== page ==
Take the 2-minute tour ×
Mathematica Stack Exchange is a question and answer site for users of Mathematica. It's 100% free, no registration required.

Suppose I wanted to write down a list of $p^2$, for $p$ a prime between $1$ and $20$. I would expect

Table[If[PrimeQ[k], k^2, Sequence[]], {k, 1, 20}]

to work. In fact, this produces,

{Null, 4, 9, Null, 25, Null, 49, Null, Null, Null, 121, Null, 169, Null, Null, Null, 289, Null, 361, Null}

Why does this happen, and is there a variant which does work the way I expect?

Of course, I can just do

Map[(#^2) &, Select[Range[20], PrimeQ]]

I don't have a real reason to avoid this, but it feels less readable to me.

UPDATE: Given the answers I'm seeing, I should point out that this is meant to be a toy example and the actual code involves boolean functions much messier than PrimeQ[], for which there is no analogue of Prime[] available. But Szabolcs answer is exactly what I was looking for, thanks!

share|improve this question
2  
Just in case you weren't already aware of the enhanced abilities of Table[]: Table[k^2, {k, Select[Range[20], PrimeQ]}] also works well. –  J. M. Nov 13 '12 at 22:22
add comment

3 Answers

up vote 12 down vote accepted

The short answer is that Sequence[] expands already inside the If[ ... ] because If does not have the SequenceHold attribute. If[False, <<something>>] (i.e. missing third argument) will evaluate to Null.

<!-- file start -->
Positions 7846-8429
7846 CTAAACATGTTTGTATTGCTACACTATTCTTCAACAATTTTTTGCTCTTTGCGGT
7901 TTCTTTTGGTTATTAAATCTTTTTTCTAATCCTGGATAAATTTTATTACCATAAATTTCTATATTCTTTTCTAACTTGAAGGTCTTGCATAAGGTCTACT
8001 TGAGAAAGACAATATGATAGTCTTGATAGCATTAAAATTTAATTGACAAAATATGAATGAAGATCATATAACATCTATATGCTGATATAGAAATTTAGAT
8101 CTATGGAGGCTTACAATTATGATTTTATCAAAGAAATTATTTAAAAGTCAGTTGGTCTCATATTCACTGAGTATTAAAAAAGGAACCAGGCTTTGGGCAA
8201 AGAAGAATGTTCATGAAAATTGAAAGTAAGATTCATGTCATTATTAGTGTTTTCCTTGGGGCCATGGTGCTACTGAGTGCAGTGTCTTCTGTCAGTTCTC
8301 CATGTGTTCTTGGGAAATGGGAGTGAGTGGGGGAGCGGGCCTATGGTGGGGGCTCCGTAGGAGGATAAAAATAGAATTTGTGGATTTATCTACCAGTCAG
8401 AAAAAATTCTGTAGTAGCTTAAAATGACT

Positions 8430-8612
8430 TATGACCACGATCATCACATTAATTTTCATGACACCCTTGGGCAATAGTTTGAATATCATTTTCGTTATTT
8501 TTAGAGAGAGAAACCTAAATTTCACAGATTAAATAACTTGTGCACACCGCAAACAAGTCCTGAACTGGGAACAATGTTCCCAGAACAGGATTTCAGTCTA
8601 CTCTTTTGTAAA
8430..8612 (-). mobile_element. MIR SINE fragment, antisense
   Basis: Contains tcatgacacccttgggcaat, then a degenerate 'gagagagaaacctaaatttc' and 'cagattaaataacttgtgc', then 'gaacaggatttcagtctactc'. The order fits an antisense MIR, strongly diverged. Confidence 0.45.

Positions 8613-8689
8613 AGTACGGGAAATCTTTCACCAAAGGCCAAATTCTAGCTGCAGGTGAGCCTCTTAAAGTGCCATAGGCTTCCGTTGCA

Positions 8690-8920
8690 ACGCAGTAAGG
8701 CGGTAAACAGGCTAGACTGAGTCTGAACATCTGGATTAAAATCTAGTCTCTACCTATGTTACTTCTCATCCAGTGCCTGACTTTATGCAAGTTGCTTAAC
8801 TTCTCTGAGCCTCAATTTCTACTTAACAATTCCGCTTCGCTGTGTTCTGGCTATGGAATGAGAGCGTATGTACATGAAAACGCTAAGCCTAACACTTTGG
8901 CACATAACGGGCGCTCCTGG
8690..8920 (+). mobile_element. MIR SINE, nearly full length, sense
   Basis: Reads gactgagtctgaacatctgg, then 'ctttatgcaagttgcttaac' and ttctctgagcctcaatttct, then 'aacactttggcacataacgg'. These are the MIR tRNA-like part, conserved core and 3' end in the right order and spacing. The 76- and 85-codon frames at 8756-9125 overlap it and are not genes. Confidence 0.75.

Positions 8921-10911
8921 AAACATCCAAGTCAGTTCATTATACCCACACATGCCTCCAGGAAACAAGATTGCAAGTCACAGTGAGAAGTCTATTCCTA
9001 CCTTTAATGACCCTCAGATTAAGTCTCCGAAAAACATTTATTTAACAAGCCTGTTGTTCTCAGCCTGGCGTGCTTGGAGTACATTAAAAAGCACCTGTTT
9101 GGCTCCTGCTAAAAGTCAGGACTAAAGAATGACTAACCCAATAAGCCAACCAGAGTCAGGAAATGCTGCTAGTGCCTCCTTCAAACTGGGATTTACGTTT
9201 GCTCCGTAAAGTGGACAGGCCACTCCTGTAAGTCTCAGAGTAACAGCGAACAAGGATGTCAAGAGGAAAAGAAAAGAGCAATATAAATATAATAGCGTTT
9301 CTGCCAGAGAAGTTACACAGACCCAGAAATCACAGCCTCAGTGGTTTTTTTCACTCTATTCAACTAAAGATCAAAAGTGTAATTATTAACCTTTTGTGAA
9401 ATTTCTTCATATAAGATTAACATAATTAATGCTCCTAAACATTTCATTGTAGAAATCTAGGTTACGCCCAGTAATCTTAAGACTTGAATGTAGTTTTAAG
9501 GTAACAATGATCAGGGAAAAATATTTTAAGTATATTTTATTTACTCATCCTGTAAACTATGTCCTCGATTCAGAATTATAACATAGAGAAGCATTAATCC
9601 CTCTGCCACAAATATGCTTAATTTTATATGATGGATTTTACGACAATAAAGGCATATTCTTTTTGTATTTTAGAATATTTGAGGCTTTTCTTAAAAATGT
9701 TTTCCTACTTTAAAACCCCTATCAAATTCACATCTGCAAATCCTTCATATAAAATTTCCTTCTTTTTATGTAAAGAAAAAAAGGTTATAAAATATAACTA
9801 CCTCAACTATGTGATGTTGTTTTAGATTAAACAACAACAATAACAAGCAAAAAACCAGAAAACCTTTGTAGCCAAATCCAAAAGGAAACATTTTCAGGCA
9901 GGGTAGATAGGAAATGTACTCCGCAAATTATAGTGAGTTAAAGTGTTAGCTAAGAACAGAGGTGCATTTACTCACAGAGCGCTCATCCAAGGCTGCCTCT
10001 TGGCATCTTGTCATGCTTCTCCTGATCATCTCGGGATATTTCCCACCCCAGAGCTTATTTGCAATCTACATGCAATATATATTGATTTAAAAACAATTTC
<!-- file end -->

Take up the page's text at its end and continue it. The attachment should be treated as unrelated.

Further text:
Just use

Table[If[PrimeQ[k], k^2, Unevaluated@Sequence[]], {k, 1, 20}]
share|improve this answer
4  
...or use the "vanishing function" variation: Table[If[PrimeQ[k], k^2, ## &[]], {k, 20}] –  J. M. Nov 13 '12 at 22:18
1  
@J.M. the vanishing function is very useful in specific circumstances but I personally find it less transparent than the alternatives. Also, it comes with a certain amount of overhead--here, for example, it's almost 50% slower than using Unevaluated@Sequence[]. –  Oleksandr R. Nov 14 '12 at 14:15
add comment

Is this more readable?

Select[Prime[Range[20]], # < 20 &]^2

Or probably even better would be

Prime[Range[PrimePi[20]]]^2
share|improve this answer
    
Or, perhaps, myfn2[x_?PrimeQ] := x^2; myfn2[x_] := Sequence[]; Table[myfn2@k, {k, 1, 20}] –  TomD Nov 14 '12 at 0:33
add comment

Szabolcs explained the why, just an example of something readable you can use instead:

Table[Prime[n]^2, {n, PrimePi[20]}]
share|improve this answer
add comment

Your Answer

 
discard

By posting your answer, you agree to the privacy policy and terms of service.

Not the answer you're looking for? Browse other questions tagged or ask your own question.